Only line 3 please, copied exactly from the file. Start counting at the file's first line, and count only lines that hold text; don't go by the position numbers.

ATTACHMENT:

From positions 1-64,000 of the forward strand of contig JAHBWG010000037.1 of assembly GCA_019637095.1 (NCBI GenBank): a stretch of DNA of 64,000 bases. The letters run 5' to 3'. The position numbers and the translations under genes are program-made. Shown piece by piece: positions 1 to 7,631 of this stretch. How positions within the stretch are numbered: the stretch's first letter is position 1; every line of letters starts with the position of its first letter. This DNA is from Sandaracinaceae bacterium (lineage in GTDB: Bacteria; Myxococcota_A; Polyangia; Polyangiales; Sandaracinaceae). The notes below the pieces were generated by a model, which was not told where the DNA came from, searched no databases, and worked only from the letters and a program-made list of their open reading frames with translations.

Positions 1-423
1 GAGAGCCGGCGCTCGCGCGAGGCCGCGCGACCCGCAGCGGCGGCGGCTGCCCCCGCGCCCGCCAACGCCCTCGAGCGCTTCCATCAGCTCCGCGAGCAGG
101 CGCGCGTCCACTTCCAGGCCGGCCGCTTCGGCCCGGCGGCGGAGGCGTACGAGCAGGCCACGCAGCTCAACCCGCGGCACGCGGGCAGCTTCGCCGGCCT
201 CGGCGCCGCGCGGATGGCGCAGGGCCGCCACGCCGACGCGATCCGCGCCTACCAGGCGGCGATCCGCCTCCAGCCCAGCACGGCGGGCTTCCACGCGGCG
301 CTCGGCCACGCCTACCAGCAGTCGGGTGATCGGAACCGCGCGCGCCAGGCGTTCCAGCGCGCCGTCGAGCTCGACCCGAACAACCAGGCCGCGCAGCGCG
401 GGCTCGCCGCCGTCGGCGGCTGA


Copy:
1 GAGAGCCGGCGCTCGCGCGAGGCCGCGCGACCCGCAGCGGCGGCGGCTGCCCCCGCGCCCGCCAACGCCCTCGAGCGCTTCCATCAGCTCCGCGAGCAGG